Two years old!! My baby is 2 years old… I can’t believe it! She had such a lovely birthday celebration…
We had a birthday party for her on the Saturday before her birthday – she loved being the centre of attention and was thrilled when everyone sang happy birthday to her!!
We let her do a “cake smash” where all the kids were given cakes to eat with their hands. Most of the children were a bit apprehensive – not Seren, she was in her element and got stuck right in!
We celebrated her “actual” birthday in a low key family way… still, she enjoyed every minute!
Thinking back now to when Seren was born, I realise how far we have all come. Even though I “prepared” myself for Seren having Down’s syndrome, I didn’t have any concept of what that would actually mean for her, or for us as a family. I read as much as I could on the internet, I bought “The Specials” on DVD and I found myself turning into a *starer* whenever I saw someone with Down’s syndrome – especially children, and yet this didn’t prepare me one bit for Seren.
After she was born, a couple of medical professionals told me (in one way or another) not to have any expectations of Seren. I guess they meant that in a nice way and perhaps it was in response to my reaction to her postnatal diagnosis… I was happy after all, and usually the more normal response of parents is not one of immediate positivity. I think they regarded me with caution and on several occasions I got the distinct impression that they thought I was either in some form of denial or indeed completely bonkers. I was neither. I was simply delighted with my gorgeous newborn and the number of chromosomes she had seemed to be of more interest to those around me than it did to me. I did however realise that I didn’t have expectations of Ava when she was born, so I didn’t have any of Seren… I don’t mean that I didn’t expect them to achieve anything, just that I would empower them to do what they wanted and hopefully raise happy children. I just never fell into the type of parent that “expected” anything of my kids and what I wanted them to achieve – they are their own people after all, with their own personalities, their own likes and dislikes. Who am I to try and mould them to do what I expect? I am proud of them no matter what they achieve, and I will love all 3 of my children with all my heart no matter what they do or don’t accomplish in their lives.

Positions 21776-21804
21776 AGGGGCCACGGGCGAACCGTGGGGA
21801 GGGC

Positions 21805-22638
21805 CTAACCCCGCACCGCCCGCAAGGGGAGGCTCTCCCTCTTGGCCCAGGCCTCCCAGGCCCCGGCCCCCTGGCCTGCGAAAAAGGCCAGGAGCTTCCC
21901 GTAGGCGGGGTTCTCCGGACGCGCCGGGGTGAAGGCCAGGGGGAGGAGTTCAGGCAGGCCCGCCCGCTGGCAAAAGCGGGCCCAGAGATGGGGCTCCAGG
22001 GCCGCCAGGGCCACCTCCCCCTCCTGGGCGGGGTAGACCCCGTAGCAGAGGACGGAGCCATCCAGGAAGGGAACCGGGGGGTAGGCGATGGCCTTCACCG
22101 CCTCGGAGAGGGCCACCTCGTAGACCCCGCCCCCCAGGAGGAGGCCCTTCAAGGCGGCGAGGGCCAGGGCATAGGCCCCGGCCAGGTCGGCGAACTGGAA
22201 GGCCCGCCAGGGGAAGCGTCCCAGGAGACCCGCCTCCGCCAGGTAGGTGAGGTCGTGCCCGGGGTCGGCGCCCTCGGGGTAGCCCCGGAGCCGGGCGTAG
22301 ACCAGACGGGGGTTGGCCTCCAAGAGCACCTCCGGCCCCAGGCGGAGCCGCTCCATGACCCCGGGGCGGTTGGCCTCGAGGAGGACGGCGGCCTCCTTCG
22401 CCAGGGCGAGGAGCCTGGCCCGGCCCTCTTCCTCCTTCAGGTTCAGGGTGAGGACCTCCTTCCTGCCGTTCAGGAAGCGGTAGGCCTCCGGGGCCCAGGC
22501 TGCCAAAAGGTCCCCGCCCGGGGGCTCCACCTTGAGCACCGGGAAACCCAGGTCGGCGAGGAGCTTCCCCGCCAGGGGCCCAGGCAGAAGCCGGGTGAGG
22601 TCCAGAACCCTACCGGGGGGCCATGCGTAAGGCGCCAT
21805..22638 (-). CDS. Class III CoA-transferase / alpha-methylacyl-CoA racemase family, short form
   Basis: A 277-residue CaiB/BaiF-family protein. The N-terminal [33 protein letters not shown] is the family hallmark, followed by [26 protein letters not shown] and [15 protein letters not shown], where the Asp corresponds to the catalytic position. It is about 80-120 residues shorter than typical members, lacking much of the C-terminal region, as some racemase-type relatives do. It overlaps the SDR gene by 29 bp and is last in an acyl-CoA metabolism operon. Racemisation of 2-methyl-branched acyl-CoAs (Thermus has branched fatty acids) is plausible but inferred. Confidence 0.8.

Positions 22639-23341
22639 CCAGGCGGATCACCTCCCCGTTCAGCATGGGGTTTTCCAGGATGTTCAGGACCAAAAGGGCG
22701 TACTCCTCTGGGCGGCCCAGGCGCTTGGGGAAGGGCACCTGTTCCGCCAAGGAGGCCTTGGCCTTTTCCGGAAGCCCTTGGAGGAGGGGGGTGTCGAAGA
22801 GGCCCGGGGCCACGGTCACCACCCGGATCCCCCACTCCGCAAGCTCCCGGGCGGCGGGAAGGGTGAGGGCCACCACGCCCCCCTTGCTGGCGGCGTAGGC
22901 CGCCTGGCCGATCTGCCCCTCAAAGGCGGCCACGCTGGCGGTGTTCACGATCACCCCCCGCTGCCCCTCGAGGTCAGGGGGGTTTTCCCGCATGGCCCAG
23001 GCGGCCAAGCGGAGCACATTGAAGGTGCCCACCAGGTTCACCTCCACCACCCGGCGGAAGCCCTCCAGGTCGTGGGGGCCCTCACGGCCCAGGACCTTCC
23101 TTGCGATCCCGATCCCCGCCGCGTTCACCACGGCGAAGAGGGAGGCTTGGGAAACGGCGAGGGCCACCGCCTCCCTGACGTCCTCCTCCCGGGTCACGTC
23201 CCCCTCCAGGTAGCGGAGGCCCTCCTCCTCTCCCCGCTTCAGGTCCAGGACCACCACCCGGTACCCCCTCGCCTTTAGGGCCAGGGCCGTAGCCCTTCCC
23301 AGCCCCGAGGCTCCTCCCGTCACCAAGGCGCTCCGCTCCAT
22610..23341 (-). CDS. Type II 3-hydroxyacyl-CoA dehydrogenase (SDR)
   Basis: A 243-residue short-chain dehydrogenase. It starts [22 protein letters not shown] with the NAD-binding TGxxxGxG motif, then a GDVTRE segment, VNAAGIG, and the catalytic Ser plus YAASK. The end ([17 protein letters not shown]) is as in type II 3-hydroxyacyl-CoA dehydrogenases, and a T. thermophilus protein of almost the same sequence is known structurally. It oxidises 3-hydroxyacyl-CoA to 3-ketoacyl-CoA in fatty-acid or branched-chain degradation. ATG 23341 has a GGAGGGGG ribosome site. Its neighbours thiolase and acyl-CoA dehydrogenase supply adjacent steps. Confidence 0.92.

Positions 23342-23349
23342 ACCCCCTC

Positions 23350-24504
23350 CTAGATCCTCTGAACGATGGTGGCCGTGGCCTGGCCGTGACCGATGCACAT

Now then, what I really didn’t expect, was how much Seren has achieved in the first 2 years of her life. No, its not to the same level as Ava’s development was by 2 years old, but my word – she has done so well! She is walking (hooray!), she can use enough gesture and sign language to communicate with us, she climbs, explores, plays… she throws whopping tantrums… she is stubborn and naughty and challenging. She is NOT happy all the time. She is NOT “very loving” all the time. She is her own person, she has her own personality and she is just Seren.
I still find it sad that there is such a tendency to bat round old stereotypes… I find it sad that Down’s syndrome is feared enough for it to have such a high termination rate… I don’t understand it. People say to me “oh but you are lucky, she’s not severe…” and it makes me want to scream! Actually the chances of being “severe” these days are so greatly reduced because of how we treat our children and include them in normal life and how much more accepting society is. It is almost assumed now that children with Down’s syndrome attend a mainstream school (at least to begin with) and provision is made to get the best from our kids. Years ago, babies and children were institutionalised, hidden away, they were under stimulated…. of course they appear “severe”! Any child would struggle to develop in those circumstances, let alone one with learning difficulties.
All of a sudden, I find that Seren is making me develop expectations… far from plodding along blindly into the future, Seren is exciting me, she is showing me that she CAN, and I don’t doubt that she WILL. I don’t mind a bit if she is in mainstream education setting or in a special school, I don’t care how much help she is going to need, I don’t care how much time and effort we are going to have to put in – all I can tell you is that to me, success is relative to each of my children and they will all make me proud whatever they do.
Oh, and one final thing… I can report that 4 days after her 2nd birthday, Seren started pre-school. A mainstream pre-school under normal ratio’s. My only wish was that she would WALK into pre-school on her first day… and guess what? She RAN… Life doesn’t get better than moments like this… the word “proud” doesn’t cut it –